Interview: how our US team is pushing for enhanced diversity and inclusion

Wayne Lambert is our Director of Supplier Diversity in the US. Since joining the company in 2022, he has helped diversify our network of suppliers.

We spoke with Wayne to hear more about the great work he is doing as we push to enhance diversity and inclusion all along our supply network. 

Wayne Lambert 932 X 621

Wayne Lambert Director of Supplier Diversity

What do you do to drive diversity and inclusion at Turner & Townsend?

It is my job to ensure we are diversifying the pool of contractors that we partner with and support.

Externally, we support our clients by helping them meet their supplier diversity goals and targets with the inclusion of suppliers from various industries and backgrounds in project-related contract and capacity building opportunities.

Internally, this requires increasing awareness of supplier diversity programmes through training sessions and discussions to educate staff on the purpose of these economic development programmes, how they add value to our operations, and, ultimately, to society.

It also means extending our networking activities with diverse organisations and companies, supporting 'smaller' firms, and providing them with mentoring and other means of support to build vendor capacity and facilitate engagement that will increase our ability to partner for contract opportunities.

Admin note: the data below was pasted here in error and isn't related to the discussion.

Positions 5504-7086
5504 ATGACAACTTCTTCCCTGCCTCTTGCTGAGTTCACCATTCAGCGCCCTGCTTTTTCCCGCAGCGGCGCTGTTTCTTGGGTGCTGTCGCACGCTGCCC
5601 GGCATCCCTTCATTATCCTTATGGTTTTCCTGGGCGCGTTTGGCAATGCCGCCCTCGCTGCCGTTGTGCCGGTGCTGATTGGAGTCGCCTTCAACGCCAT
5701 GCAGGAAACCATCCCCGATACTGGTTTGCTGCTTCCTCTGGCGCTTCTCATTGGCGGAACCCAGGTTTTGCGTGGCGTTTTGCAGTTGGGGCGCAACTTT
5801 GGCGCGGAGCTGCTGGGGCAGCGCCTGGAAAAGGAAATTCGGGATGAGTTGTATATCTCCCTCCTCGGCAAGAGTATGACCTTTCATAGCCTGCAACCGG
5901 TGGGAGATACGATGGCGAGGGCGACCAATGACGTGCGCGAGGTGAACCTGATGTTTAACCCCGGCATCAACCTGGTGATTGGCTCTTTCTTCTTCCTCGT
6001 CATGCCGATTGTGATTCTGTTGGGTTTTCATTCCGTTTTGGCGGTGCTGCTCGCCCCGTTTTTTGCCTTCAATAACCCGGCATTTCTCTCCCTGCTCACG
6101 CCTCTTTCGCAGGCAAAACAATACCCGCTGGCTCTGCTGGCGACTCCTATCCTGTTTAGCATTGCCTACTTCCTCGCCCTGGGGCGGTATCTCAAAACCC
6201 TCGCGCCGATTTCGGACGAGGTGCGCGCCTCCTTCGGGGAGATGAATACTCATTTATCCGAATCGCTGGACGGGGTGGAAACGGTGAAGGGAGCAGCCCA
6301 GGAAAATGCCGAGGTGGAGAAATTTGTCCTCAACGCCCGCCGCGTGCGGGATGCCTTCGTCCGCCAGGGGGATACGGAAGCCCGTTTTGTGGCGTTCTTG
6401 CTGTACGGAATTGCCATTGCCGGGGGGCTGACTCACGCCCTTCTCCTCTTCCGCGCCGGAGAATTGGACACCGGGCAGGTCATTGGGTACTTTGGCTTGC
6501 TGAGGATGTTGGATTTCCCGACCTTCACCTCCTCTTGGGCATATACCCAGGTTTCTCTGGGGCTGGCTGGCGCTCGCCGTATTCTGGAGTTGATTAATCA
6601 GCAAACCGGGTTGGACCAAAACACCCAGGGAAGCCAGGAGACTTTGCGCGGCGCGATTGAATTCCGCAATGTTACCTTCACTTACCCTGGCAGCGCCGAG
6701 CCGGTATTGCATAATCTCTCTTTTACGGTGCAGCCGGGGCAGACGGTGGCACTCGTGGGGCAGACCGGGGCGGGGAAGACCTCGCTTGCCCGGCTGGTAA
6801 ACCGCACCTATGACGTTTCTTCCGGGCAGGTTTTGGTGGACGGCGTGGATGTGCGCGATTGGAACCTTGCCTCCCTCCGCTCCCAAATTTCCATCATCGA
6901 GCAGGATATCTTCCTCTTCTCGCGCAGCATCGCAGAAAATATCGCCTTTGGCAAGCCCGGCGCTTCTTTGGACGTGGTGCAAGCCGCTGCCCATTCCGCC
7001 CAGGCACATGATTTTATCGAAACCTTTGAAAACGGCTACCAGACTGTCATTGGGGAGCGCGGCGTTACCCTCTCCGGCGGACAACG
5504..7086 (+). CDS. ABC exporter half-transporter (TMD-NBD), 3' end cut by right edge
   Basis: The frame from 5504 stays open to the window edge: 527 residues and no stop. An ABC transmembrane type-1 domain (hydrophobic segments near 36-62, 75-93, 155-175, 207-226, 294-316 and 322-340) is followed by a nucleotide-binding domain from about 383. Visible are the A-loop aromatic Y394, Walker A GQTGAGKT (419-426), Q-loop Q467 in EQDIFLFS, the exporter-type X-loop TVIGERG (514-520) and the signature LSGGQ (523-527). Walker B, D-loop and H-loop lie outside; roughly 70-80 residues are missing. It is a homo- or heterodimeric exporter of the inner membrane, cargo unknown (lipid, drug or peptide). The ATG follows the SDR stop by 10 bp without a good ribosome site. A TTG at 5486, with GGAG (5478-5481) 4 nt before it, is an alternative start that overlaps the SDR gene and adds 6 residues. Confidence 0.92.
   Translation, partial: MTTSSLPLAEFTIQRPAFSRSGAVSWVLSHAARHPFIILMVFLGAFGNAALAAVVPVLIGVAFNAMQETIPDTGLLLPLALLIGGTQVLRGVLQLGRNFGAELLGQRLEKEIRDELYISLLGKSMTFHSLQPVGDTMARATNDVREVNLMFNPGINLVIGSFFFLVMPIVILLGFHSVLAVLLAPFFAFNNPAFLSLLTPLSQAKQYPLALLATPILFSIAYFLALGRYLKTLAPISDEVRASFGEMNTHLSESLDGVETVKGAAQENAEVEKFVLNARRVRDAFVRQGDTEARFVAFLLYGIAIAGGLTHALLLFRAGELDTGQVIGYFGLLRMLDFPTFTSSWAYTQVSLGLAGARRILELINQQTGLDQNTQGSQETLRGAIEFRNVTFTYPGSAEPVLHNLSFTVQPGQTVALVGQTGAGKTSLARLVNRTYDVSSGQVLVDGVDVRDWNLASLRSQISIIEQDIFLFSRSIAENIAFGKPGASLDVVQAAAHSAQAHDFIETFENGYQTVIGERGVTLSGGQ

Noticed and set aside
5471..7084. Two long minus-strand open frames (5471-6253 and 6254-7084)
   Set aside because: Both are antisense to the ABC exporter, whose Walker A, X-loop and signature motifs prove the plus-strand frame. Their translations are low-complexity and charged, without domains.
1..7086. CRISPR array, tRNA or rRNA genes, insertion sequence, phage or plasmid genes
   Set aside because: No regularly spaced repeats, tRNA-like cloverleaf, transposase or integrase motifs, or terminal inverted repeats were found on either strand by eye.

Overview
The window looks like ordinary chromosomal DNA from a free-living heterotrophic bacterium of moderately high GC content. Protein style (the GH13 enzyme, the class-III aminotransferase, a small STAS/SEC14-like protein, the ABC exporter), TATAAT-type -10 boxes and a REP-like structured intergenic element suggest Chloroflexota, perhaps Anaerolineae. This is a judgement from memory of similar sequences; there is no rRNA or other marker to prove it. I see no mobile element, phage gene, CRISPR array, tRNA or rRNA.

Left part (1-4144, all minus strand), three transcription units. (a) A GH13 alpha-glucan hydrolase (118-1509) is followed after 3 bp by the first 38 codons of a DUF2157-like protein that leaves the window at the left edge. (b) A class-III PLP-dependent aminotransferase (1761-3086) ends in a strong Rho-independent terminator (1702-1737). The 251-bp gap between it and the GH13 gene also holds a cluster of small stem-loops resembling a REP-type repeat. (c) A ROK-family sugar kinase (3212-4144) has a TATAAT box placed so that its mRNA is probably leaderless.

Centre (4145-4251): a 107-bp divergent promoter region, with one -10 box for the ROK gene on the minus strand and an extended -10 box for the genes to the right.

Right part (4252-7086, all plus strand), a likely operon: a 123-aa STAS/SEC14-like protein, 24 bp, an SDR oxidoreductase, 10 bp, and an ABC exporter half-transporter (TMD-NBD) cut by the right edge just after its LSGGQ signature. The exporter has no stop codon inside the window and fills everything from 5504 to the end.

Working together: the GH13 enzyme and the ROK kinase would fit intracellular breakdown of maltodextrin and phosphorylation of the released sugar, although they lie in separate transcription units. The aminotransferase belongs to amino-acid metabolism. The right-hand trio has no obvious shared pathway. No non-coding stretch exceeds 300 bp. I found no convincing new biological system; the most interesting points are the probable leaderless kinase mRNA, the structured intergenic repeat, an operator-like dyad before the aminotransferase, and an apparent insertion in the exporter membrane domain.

What does ‘supplier diversity’ mean in practice? 

Being very literal, it means creating opportunities for diverse types of business enterprises, or ‘(X)BEs', through supplier diversity programmes. (X)BE covers all the designations under the various supplier diversity programmes including, but not limited to, minority and women-owned firms that may be certified as black, Hispanic, Asian, Native American, indigenous, veterans, LGBTQIA+, or locally-based firms.

How can these (X)BEs compete in today’s more volatile and competitive landscape?

COVID-19 was an unprecedented event that impacted marginalised groups and communities more than others. This impact was demonstrated in health outcomes, and from an economic and business standpoint, highlighting deeper disparities that exist for marginalised groups.

However, another outcome from the pandemic was the increased ability to work virtually. This created business opportunities for all businesses, including (X)BE firms.